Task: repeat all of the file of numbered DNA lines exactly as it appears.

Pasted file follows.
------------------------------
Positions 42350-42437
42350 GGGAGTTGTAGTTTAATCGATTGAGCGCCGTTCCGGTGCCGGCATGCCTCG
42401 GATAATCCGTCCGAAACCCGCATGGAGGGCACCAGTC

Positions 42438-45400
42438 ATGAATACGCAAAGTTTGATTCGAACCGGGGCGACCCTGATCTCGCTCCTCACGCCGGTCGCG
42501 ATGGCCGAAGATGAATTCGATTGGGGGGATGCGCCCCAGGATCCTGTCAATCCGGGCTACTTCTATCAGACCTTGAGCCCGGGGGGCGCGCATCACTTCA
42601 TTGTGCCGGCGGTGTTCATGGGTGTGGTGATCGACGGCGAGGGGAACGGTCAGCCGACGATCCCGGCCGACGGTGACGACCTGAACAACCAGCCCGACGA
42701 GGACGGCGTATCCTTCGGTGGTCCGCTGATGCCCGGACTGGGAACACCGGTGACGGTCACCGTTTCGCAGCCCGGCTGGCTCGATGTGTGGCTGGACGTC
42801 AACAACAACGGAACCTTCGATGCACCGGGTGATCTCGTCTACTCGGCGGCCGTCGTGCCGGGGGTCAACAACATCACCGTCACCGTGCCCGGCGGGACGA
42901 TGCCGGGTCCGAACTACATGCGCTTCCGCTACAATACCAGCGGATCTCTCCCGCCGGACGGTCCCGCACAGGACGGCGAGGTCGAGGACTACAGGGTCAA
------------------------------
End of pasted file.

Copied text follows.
Positions 42350-42437
42350 GGGAGTTGTAGTTTAATCGATTGAGCGCCGTTCCGGTGCCGGCATGCCTCG
42401 GATAATCCGTCCGAAACCCGCATGGAGGGCACCAGTC

Positions 42438-45400
42438 ATGAATACGCAAAGTTTGATTCGAACCGGGGCGACCCTGATCTCGCTCCTCACGCCGGTCGCG
42501 ATGGCCGAAGATGAATTCGATTGGGGGGATGCGCCCCAGGATCCTGTCAATCCGGGCTACTTCTATCAGACCTTGAGCCCGGGGGGCGCGCATCACTTCA
42601 TTGTGCCGGCGGTGTTCATGGGTGTGGTGATCGACGGCGAGGGGAACGGTCAGCCGACGATCCCGGCCGACGGTGACGACCTGAACAACCAGCCCGACGA
42701 GGACGGCGTATCCTTCGGTGGTCCGCTGATGCCCGGACTGGGAACACCGGTGACGGTCACCGTTTCGCAGCCCGGCTGGCTCGATGTGTGGCTGGACGTC
42801 AACAACAACGGAACCTTCGATGCACCGGGTGATCTCGTCTACTCGGCGGCCGTCGTGCCGGGGGTCAACAACATCACCGTCACCGTGCCCGGCGGGACGA
42901 TGCCGGGTCCGAACTACATGCGCTTCCGCTACAATACCAGCGGATCTCTCCCGCCGGACGGTCCCGCACAGGACGGCGAGGTCGAGGACTACAGGGTCAA